Houseplants Grow Wild in the Philippines

Cordyline fruticosa:  This is a popular houseplant in the U.S.  It’s a native outdoor species in the tropical parts of Asia and in Hawaii, and it’s been introduced in Australia.  In Hawaii it was introduced quite some time ago- the Polynesians brought it with them as the rhizomes are edible (and said to be sweet) and the leaves were used to make the ‘grass’ hula skirts and also raincoats and rooves.   More below.




Things to notice:
The shape of the leaves (guide books and botanists would call them lance shaped)

The pattern to the way the leaves grow (spiral)

The colouring of the leaves (these are red, there are other varieties)

The colour and texture of the stem/trunk (unbranched, fairly smoothish, with leaf scars)

The colour of the flowers, number of petals, and the pattern of the way the flowers are joined together.  The word for this sort of dropping branches of flowers is ‘panicle.’

It is already spring here in the Philippines.  Later the flowers will probably be followed by small, round, reddish wine coloured fruit.

Other names: cabbage palm, good luck plant, palm lily, Hawaiian good luck, and Ti plant (there are still others, but those seem to be the most common English names.

More about this plant at Wikipedia

While this grows wild here in the tropics, because it is also a popular houseplant in the U.S. and Canada, you could study it at a local nursery or greenhouse, or bring one home.  If you are in the west and bring it home, know that it will probably not flower, and it would prefer high humidity.  If you have windows in your bathroom, that would be a good place for it.  From what I read, it is easy to propagate- it grows from stem cuttings.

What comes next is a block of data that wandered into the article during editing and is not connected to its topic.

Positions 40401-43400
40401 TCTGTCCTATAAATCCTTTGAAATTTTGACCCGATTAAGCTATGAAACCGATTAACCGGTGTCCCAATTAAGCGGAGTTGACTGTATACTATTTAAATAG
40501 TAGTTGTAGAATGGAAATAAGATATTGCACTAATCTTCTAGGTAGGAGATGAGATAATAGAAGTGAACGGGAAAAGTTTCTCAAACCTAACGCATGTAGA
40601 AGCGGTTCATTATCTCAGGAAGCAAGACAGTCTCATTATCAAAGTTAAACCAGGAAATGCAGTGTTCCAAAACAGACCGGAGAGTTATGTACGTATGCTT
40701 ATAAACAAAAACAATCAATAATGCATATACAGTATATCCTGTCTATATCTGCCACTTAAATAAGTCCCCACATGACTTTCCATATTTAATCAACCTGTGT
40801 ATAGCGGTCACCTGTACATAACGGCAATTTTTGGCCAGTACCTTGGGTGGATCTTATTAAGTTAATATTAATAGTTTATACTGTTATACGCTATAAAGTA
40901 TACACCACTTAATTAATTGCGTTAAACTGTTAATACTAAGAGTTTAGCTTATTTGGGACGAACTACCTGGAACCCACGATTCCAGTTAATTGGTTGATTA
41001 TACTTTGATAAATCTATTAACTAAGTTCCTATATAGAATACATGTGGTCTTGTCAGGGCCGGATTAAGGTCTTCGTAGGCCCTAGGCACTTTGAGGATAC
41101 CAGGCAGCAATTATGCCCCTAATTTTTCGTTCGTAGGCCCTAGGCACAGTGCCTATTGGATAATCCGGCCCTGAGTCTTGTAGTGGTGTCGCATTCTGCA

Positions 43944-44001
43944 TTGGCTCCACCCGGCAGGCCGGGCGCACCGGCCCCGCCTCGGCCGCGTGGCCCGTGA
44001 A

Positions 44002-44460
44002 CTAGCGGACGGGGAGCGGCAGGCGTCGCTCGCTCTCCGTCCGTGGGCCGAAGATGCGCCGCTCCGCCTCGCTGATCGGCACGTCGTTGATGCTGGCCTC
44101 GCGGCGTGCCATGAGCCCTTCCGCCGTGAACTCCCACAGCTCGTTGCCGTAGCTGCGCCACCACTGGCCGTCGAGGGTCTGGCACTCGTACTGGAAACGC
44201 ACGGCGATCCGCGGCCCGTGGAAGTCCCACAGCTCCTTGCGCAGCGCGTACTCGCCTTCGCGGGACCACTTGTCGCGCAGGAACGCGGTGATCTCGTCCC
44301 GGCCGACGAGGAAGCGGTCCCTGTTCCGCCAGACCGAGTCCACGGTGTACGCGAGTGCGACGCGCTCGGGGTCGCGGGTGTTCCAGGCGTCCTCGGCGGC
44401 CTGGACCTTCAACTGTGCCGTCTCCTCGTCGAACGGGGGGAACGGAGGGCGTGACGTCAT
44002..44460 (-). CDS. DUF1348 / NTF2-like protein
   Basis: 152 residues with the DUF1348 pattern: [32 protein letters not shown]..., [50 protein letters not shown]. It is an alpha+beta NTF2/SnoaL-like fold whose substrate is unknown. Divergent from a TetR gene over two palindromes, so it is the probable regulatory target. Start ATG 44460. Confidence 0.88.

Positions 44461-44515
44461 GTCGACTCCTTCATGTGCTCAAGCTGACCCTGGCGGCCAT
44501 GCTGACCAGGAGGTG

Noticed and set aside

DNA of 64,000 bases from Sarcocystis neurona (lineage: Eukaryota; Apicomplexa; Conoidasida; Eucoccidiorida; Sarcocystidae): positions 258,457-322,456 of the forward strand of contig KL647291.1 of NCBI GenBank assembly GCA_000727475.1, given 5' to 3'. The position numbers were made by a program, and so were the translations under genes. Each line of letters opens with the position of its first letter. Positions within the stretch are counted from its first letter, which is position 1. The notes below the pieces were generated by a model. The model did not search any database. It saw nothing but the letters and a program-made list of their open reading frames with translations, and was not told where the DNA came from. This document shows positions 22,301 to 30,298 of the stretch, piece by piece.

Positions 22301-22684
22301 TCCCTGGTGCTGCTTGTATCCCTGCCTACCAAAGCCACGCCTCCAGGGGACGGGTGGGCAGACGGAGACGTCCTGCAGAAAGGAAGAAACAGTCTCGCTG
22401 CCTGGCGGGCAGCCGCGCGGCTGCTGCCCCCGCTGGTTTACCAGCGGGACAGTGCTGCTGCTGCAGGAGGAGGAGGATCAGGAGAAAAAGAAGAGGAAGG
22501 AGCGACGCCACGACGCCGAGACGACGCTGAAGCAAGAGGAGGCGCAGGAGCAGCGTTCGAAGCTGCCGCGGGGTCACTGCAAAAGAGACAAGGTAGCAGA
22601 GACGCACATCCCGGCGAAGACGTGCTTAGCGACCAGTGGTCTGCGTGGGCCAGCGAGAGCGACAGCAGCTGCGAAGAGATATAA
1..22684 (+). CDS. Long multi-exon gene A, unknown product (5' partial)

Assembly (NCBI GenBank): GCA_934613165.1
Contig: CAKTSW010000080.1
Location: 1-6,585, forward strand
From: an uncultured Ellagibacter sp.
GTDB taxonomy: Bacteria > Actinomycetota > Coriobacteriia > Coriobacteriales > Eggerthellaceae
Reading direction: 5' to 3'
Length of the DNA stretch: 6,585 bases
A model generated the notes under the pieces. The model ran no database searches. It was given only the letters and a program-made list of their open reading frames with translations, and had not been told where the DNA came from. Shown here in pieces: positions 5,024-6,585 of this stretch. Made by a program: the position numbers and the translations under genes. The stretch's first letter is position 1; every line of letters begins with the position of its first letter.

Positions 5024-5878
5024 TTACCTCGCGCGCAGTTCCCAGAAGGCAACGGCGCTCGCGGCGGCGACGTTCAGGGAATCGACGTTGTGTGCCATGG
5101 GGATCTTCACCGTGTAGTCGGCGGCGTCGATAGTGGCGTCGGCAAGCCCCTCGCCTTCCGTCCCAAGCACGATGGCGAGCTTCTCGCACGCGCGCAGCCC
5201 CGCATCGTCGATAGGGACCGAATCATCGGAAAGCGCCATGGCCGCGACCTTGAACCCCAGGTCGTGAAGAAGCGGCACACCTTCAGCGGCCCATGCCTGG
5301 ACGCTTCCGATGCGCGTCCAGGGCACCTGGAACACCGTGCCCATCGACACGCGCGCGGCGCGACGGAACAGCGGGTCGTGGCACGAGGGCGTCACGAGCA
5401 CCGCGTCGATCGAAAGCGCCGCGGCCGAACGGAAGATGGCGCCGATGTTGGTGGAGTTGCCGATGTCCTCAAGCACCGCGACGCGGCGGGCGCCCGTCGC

Plant Division :
Angiosperms (Flowering Seed Plants)
Plant Growth Form :

In the old days, it was considered to be in the agave plant family.  Now it’s part of the asparagas family.  This is because the newest method of nomenclature for plants is based on DNA rather than appearance.


The APG IV system of flowering plant classification is the fourth version of a modern, mostly molecular-based, system of plant taxonomy for flowering plants (angiosperms) being developed by the Angiosperm Phylogeny Group (APG). It was published in 2016, seven years after its predecessor the APG III system was published in 2009, and 18 years after the first APG system was published in 1998.[1] In 2009, a linear arrangement of the system was published separately;[2] the APG IV paper includes such an arrangement, cross-referenced to the 2009 one.[1]



This entry was posted in blooms, Davao Diary. Bookmark the permalink. Trackbacks are closed, but you can post a comment.

Post a Comment

Your email is never published nor shared. Required fields are marked *

You may use these HTML tags and attributes <a href="" title=""> <abbr title=""> <acronym title=""> <b> <blockquote cite=""> <cite> <code> <del datetime=""> <em> <i> <q cite=""> <s> <strike> <strong>


This site uses Akismet to reduce spam. Learn how your comment data is processed.